Underscoring the power of online platforms as a key promotional tool in the Middle Kingdom, Disney has partnered with giant Youku Tudou for the local marketing of its Marvel stable of films and TV shows. In a deal announced this morning in Beijing, Youku Tudou will leverage its 500M unique monthly users to exclusively market the studio’s properties via trailers, ticketing, live events and original programming dedicated to theatrical features. The deal is a coup for Youku Tudou, but could be further cause for concern from traditional players as Internet giants increasingly move closer to big screen activities in the rapidly expanding market.
Although there was no mention of how this deal might expand to Disney’s other films, including those from Pixar or the Star Wars franchise, it comes ahead of the next Marvel release, July’s Ant-Man. Both Disney and Marvel are already hugely popular in China — and in a country that is heavily reliant on the Internet for its entertainment choices, yet still rabidly consumes movies in theaters, the belief is that Youku Tudou’s strength as the leading online movie marketing platform means its efforts have greater audience impact than traditional offline advertising.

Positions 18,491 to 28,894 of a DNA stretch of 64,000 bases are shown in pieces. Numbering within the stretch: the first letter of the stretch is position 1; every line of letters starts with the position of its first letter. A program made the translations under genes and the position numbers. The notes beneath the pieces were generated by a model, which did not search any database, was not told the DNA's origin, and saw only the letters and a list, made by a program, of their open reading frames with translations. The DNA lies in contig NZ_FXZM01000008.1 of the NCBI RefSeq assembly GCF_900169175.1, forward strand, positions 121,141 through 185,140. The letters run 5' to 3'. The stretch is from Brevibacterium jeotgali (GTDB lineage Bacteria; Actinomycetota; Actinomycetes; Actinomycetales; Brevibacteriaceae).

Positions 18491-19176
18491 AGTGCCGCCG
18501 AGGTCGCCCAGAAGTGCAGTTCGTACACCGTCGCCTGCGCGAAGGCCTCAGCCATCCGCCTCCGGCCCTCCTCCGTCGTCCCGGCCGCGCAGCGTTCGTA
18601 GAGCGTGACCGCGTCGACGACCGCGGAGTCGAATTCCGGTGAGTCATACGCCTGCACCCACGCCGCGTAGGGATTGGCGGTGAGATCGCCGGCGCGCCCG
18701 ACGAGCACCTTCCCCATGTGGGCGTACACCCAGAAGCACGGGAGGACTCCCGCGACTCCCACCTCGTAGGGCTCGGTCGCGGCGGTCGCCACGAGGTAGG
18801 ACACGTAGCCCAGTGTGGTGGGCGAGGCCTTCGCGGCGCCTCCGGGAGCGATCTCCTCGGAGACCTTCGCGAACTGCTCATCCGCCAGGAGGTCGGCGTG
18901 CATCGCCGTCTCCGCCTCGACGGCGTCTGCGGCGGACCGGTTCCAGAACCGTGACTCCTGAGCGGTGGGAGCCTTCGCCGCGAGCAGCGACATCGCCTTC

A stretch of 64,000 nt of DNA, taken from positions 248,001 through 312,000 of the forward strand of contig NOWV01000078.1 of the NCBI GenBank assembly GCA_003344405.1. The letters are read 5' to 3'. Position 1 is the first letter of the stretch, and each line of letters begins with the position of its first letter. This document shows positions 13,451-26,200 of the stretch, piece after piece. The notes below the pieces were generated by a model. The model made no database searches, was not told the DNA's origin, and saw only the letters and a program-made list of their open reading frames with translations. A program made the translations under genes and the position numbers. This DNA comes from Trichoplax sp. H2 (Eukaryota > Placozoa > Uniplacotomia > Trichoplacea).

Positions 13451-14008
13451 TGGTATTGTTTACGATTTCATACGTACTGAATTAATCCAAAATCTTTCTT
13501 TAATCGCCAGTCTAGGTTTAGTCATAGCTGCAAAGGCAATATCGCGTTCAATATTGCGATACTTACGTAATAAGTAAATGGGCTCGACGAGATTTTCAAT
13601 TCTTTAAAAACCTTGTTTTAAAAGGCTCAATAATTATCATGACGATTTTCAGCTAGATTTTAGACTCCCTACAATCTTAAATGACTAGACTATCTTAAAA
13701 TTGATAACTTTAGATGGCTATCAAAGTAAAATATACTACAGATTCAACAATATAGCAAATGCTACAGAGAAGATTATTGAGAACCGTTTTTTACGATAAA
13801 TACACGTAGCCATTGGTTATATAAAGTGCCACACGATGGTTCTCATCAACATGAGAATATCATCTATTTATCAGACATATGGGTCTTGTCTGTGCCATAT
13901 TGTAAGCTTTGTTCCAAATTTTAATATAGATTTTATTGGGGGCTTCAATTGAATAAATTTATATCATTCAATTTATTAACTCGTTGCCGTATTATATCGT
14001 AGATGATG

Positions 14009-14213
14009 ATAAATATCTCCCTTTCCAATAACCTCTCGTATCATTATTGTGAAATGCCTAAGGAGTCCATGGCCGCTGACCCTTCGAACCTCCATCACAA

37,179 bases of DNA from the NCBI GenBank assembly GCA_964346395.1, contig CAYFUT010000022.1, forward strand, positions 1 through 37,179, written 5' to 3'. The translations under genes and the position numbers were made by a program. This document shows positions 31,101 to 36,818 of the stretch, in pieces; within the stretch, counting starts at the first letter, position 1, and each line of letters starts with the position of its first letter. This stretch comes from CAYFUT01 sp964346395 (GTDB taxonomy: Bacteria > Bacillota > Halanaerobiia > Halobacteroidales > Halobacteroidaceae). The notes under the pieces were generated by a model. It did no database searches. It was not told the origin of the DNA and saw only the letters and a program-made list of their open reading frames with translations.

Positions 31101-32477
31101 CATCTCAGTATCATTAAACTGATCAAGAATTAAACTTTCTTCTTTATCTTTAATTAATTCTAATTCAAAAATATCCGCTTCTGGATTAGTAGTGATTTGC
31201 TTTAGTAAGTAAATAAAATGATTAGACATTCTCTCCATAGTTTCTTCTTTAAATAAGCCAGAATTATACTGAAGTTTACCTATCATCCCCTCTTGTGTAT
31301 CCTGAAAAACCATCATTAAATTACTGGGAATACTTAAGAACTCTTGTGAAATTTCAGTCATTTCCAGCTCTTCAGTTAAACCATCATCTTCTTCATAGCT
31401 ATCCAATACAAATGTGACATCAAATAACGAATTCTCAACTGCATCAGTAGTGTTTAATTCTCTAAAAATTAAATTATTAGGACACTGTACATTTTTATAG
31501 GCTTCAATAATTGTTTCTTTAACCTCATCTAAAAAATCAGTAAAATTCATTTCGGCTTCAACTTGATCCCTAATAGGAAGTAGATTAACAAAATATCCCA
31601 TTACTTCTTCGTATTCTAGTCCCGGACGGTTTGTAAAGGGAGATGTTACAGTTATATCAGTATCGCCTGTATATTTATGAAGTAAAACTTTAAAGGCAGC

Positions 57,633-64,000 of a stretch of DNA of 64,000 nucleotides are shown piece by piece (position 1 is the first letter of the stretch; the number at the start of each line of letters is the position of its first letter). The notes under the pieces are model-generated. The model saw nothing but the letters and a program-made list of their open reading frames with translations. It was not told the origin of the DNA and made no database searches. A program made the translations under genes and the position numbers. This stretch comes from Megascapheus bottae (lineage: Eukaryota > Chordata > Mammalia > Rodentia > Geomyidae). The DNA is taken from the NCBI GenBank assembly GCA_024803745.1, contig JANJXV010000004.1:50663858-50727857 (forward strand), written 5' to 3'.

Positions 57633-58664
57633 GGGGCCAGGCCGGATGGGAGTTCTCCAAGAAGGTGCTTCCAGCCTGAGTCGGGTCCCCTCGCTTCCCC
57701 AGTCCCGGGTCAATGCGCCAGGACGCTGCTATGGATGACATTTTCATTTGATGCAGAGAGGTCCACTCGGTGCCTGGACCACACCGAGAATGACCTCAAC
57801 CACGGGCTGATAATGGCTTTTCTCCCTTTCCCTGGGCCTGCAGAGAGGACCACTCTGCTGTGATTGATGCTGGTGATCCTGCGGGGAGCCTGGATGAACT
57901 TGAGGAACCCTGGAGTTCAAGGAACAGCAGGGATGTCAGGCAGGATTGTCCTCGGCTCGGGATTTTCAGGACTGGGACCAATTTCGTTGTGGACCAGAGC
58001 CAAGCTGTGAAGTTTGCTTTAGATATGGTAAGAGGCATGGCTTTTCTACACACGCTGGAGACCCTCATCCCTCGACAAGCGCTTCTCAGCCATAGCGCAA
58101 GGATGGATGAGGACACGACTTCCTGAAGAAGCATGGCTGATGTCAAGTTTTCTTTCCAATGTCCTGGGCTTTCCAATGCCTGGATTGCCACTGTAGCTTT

Youku Tudou says the Marvel brand’s coterie of titles has had over 530M cumulative views on its platform across movies, TV series, trailers, original productions, and live-streaming. Online marketing efforts contributed to boosting Avengers: Age Of Ultron‘s box office while trailers and Youku Original productions surrounding the film have received over 25.7M views. Ultron, which is currently in theaters, has amassed $226.6M in its first three weeks.
Online marketing was also instrumental in lifting Captain America: The Winter Soldier to $116M at the turnstiles versus the first installment’s $13M, says Youku Tudou. Furthermore, trailers and Youku Original productions for Winter Soldier and Guardians Of The Galaxy have over 41M cumulative views with over 15.8M combined VOD views on the platform, the company said.
As online giants including Youku Tudou, Baidu, Alibaba and Tencent expand into film production, distribution, screening and marketing, there is some concern among traditional players. Research by the FT‘s China Confidential recently showed that online platforms could eventually replace traditional promotion and distribution methods. Alibaba, for example, invested in 2014 smash Breakup Buddies which was co-distributed by subsidiary Maoyan and heavily pushed on Sina Weibo, China’s version of Twitter in which Alibaba holds a 32% stake. Tickets sold via Maoyan accounted for about 40% of the box office, the FT reported.
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